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Why All Roads Lead to Multicloud—How Organizations Can Stay the Course

Why All Roads Lead to Multicloud—How Organizations Can Stay the Course


Solutions Review’s Contributed Content Series is a collection of contributed articles written by thought leaders in enterprise technology.

A multi-party digital infrastructure like multi cloud is often not an organization’s first choice. It can add complexity and cost for the organization, especially teams tasked with securing and operating clouds, not to mention introduce potential security challenges. However, for many, while multi-cloud may not be an intentional decision, it is inevitable. Shadow IT (51 percent), independent software vendor (ISV) support for different clouds (48 percent) and mergers and acquisitions (M&A) (47 percent) are all contributing factors to the unintentional development of a multi-cloud environment, according to a recent survey. As a result, IT leaders hope to regain control over their digital architectures, pursuing strategies to fully leverage multi-cloud and ensure it is working for, not against, the enterprise to help support and achieve organizations’ business goals.

Taking back control over the multicloud begins with evaluating the issues that have emerged over time. A multi-cloud infrastructure may have been established through M&A, for example, as an acquired organization may operate in a different cloud than its new parent company. To increase the efficiency of the infrastructure, the executive team must first fully assess the current situation. This process involves taking inventory of the organization’s current data and where it is stored, as well as identifying any shadow IT that has developed within the organization. Obtaining full visibility into the organization’s issues, and specifically into the organization’s security posture, is the only way that leaders can resolve them and regain control over the multi-cloud infrastructure. As a result, they will unlock greater agility in the cloud, while also creating common multi-cloud defenses and standards across the organization.

For organizations intentionally looking to adopt a multi-cloud infrastructure, there are several best practices to consider. The first is policy standardization, especially in regard to security. Though many executives may think that multi-cloud security standardization is a myth—58 percent, according to a recent Valtix report—there are steps that can be taken to achieve this. Strategically applying multi-cloud security architecture to enable key visibility and control points will help make significant progress towards making this a reality.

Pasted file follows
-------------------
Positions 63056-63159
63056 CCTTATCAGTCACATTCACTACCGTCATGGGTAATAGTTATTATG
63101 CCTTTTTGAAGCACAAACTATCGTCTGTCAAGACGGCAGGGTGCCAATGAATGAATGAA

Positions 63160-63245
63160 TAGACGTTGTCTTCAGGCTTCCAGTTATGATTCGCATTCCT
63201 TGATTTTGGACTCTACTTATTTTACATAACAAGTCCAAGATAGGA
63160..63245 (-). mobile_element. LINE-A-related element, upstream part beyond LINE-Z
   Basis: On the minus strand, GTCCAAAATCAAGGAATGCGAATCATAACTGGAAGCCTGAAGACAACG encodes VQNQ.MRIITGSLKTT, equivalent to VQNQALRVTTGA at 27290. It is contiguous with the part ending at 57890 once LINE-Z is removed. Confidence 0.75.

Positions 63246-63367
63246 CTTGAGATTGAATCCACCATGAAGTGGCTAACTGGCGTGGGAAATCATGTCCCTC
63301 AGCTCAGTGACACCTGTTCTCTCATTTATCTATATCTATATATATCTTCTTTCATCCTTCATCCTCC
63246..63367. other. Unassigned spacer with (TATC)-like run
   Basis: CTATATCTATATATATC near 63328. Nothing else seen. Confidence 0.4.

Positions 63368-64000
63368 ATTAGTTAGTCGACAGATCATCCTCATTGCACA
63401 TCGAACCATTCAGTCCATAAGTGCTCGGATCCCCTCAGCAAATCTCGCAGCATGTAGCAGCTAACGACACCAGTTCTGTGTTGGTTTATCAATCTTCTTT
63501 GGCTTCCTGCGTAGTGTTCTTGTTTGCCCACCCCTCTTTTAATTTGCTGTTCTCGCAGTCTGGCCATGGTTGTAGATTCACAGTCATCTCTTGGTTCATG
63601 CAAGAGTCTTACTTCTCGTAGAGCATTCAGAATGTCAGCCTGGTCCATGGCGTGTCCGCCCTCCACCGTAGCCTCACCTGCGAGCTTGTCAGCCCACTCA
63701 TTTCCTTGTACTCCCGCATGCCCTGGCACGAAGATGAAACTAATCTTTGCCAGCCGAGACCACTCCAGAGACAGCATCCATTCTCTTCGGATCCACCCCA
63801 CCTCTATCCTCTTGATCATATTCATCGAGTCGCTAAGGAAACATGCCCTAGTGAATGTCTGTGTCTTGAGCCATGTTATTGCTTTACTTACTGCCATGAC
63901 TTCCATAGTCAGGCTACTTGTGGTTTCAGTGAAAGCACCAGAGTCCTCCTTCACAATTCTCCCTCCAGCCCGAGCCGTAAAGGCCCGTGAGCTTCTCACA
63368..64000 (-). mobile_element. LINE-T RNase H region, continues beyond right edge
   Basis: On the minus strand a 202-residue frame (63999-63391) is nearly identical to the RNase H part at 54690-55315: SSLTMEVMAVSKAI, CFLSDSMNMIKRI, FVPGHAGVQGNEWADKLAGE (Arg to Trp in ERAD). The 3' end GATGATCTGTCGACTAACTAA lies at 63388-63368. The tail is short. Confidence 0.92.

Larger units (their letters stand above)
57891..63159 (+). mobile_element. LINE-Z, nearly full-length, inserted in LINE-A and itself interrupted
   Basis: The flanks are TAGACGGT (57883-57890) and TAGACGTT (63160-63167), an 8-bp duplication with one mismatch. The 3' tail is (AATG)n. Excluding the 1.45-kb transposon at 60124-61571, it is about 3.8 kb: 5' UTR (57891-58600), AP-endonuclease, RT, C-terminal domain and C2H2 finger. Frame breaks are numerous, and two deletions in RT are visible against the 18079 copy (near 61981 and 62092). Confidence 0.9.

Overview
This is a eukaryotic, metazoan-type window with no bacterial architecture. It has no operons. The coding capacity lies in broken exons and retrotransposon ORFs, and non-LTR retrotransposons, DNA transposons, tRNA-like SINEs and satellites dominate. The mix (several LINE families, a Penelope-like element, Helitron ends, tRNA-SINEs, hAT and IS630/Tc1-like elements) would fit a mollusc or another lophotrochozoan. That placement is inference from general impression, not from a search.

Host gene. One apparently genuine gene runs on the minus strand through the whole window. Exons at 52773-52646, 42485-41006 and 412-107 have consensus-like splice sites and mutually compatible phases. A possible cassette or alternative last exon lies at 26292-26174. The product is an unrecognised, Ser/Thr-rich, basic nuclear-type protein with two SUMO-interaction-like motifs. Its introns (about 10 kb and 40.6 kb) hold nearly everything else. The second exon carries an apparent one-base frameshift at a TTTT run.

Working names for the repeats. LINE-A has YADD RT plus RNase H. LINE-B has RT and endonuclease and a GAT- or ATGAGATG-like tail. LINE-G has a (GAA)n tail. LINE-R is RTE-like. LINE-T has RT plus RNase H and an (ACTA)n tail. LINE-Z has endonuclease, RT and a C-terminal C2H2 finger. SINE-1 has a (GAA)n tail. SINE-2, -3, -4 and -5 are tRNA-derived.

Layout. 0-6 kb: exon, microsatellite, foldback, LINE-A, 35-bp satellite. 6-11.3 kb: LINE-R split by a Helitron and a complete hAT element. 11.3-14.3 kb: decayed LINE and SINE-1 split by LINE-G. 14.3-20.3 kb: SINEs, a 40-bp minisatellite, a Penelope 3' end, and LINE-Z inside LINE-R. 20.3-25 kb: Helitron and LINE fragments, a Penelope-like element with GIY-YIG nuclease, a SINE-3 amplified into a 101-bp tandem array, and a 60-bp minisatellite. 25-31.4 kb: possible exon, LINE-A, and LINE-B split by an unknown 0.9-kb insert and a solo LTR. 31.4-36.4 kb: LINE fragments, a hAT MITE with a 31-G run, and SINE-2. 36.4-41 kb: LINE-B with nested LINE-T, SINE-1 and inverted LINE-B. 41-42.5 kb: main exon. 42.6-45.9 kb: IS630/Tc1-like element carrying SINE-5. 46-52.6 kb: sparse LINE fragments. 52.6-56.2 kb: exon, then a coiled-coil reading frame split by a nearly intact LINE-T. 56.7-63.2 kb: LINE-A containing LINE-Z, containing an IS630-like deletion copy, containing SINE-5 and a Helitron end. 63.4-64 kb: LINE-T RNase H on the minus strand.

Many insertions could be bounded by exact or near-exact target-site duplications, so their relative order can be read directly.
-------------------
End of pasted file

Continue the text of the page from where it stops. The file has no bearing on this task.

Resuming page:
Achieving this requires moving away from the on-premises approach: while many enterprises would place virtual network security appliances in cloud environments, these often fail as appliances are designed for a more static network, while the cloud requires much greater agility. Instead, IT leaders should look to protect cloud workloads and data in a more universal, cloud-native manner that works with a dynamic network environment.

Another key practice is to secure across the multi-cloud environment. This may be easier said than done for many: only 57 percent of IT leaders responded to a survey that they were confident multi-cloud security is achievable using their current resources and technology. However, multi-cloud security continues to be a top priority, with organizations desiring comprehensive protection across multiple cloud platforms. To make this possible, leaders should pursue a robust cloud security posture management (CSPM) strategy deployment, which will help organizations understand what they have and as a result, what kind of risk it carries, informing future actions that must be taken.

More than likely, when evaluating the organization’s current security infrastructure, IT leaders will find a piecemeal security architecture, cobbled together over the last decade as the organization’s cloud infrastructure developed. This is a less secure approach than an integrated strategy – due to both gaps in policy and enforcement, and ultimately, operationally unsustainable. While securing a multicloud

environment can be a complex undertaking, approaching cloud security with networking as a critical component will help unify the cloud and its security strategy. Keeping security and networking linked will help prevent existing security controls from being bypassed, establishing a stronger overall cloud service for the organization.

Though the move to a multi-cloud infrastructure may be unintentional, the architecture can indeed benefit the enterprise in the long-term. To realize its full potential, however, leadership must minimize the risks it presents. This requires a comprehensive and consistent approach across all clouds and all types of workloads, which includes both security and networking. As a result, teams will be able to ensure the multicloud is working for, not against, their business, providing a strong and secure distributed architecture to maximize their ROI and achieve their ultimate goals.

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